post # 321 — March 3, 2007 — a General post
I don’t usually pay attention to press releases that I receive, but this one I thought was worth passing on:
PITTSBURGH, February 28, 2007 —Bob Gallagher, a Pittsburgh CPA and management consultant to CPA firms nationwide, appears on The Oprah Winfrey Show, Friday, March 9, 2007, with author/movie superstar Denzel Washington and WNBA/Detroit Shockers basketball all-star, Swin Cash. This show originally aired on October 31, 2006 and the producers have decided to re-air the show.
Cash lovingly calls Gallagher her â€œPapsâ€ and writes:
â€œHe was always telling me to give back, always preaching about the cycle of poverty and bad decisions and hardshipâ€¦ Heâ€™s always in the background, always just a great cheerleader and supporterâ€¦ Bob never had an agenda other than to help me become the person, the basketball player, and the woman I am todayâ€¦ Thereâ€™s so much that comes down to race in our society today. But a beautiful story like this one — a white man reaching out to help a young African-American girl — had nothing to do with color of our skin.â€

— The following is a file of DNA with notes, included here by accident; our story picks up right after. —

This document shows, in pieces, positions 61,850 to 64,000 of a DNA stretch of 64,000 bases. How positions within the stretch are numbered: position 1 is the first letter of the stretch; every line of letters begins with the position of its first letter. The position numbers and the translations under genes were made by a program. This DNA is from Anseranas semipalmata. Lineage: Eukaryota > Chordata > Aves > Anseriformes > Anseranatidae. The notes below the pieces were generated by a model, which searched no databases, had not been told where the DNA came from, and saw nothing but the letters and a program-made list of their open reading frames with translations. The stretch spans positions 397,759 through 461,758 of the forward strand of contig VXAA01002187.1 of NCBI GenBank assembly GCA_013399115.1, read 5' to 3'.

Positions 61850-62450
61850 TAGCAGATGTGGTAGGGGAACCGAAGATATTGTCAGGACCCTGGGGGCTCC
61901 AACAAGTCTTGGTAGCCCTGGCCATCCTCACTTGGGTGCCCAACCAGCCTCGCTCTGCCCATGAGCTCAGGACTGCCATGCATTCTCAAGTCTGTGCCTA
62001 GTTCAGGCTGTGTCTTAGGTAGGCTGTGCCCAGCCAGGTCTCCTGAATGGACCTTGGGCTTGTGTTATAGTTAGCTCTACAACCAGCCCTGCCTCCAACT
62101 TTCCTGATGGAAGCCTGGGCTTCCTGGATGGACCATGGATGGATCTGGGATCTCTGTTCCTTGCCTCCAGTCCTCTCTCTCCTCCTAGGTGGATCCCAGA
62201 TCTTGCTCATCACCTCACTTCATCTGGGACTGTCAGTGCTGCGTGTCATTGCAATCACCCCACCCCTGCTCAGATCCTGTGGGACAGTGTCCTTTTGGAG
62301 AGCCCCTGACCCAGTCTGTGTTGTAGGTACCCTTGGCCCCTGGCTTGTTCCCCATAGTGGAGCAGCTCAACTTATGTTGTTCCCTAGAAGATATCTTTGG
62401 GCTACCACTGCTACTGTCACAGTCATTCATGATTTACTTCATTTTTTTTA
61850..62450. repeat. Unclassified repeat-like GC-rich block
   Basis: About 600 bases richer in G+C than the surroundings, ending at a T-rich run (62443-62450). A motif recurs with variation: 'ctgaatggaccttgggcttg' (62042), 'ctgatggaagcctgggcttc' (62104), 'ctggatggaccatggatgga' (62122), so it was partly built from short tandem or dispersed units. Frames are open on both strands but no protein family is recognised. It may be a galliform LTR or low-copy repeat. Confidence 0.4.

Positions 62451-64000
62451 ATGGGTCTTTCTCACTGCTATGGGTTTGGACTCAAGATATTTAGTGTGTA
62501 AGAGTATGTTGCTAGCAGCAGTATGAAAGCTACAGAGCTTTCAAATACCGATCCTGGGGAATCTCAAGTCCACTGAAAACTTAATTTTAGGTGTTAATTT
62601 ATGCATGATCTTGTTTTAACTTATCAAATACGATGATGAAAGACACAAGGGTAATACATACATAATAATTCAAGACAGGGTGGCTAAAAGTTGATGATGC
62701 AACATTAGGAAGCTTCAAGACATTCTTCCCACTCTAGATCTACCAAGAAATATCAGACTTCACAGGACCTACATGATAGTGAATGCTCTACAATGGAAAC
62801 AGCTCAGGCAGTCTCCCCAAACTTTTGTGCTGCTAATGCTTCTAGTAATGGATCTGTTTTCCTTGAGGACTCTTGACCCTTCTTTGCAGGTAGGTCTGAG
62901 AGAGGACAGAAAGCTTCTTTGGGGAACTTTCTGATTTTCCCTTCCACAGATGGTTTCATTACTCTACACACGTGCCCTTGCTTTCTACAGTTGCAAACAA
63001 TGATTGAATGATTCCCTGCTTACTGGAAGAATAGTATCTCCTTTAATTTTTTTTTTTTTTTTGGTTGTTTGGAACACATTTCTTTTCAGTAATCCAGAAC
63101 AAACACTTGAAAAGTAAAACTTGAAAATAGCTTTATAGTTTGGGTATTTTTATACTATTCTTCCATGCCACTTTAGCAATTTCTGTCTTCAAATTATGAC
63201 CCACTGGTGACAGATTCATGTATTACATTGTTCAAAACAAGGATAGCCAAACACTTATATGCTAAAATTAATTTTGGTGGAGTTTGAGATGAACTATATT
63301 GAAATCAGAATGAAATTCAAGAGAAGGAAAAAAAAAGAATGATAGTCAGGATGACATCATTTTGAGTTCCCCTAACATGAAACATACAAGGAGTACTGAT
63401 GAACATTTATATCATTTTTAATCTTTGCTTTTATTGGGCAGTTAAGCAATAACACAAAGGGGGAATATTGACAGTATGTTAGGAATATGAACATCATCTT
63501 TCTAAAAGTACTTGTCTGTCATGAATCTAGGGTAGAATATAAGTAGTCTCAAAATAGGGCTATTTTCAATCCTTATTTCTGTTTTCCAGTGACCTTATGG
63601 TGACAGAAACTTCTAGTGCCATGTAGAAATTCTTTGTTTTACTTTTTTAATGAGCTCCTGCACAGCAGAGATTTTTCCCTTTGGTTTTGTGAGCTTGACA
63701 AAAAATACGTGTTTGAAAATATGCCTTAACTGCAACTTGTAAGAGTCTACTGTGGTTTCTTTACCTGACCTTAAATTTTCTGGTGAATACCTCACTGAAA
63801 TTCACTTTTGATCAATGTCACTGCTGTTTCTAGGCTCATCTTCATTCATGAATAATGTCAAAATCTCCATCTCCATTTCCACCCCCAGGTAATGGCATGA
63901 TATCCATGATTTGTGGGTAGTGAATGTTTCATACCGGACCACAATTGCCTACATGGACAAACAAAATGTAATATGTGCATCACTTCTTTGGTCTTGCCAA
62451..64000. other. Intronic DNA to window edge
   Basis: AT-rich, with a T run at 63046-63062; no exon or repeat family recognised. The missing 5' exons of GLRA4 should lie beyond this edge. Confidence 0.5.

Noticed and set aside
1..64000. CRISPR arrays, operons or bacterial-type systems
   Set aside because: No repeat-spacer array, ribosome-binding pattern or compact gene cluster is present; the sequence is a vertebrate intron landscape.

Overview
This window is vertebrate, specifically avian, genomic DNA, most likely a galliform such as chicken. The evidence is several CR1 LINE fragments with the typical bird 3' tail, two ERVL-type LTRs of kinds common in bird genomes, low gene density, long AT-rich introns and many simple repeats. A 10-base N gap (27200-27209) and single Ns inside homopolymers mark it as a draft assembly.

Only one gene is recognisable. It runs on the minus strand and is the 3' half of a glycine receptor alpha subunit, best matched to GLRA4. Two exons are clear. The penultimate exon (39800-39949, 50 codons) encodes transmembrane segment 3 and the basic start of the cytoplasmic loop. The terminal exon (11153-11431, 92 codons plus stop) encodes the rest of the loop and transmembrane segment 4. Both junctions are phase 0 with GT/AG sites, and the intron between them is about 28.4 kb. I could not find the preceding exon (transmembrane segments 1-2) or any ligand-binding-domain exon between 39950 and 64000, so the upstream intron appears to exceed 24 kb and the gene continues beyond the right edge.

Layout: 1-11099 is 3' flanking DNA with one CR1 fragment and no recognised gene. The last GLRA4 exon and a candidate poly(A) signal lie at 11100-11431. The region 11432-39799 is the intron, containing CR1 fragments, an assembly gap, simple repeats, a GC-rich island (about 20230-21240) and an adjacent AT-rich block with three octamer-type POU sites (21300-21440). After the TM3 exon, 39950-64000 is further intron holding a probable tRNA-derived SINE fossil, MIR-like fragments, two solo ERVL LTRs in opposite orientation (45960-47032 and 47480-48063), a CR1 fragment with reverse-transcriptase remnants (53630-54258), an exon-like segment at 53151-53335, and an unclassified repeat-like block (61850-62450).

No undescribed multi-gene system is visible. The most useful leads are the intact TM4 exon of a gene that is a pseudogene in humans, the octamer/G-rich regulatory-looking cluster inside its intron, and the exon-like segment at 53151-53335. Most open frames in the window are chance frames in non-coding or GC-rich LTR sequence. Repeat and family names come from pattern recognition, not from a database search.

Gallagher and Cash met through the Western Pennsylvania Youth Basketball Club, Inc. (www.usagirlshoops.com), which he founded in 1990. At the time they were introduced, Cash was an 11-year old living with her single mother in McKeesport, a suburb of Pittsburgh.
After Cashâ€™s developmental years in McKeesport, she went on to play basketball at the University of Connecticut, winning two national titles; captured a WNBA title in her second season with Detroit; played in the 2003 WNBA All-Star game; and won the gold medal with the U.S. womenâ€™s basketball team in the 2004 Olympics.
Gallagher is the former managing partner of a CPA firm in Pittsburgh, and a former partner with a Big Four firm, and for the past 20 years has consulted with more than 700 CPA firms as well as led many workshops for more than 1,200 CPAs on leadership, business development and management.
Gallagher has continued to support the basketball club by raising more than $1 million to help it continue to fulfill its mission. He has maintained this passionate support in memory of his young niece — his twin brotherâ€™s daughter — who died in 1992. His over-arching goal for the past 16 years has been to provide inspiration and better choices for underprivileged girls.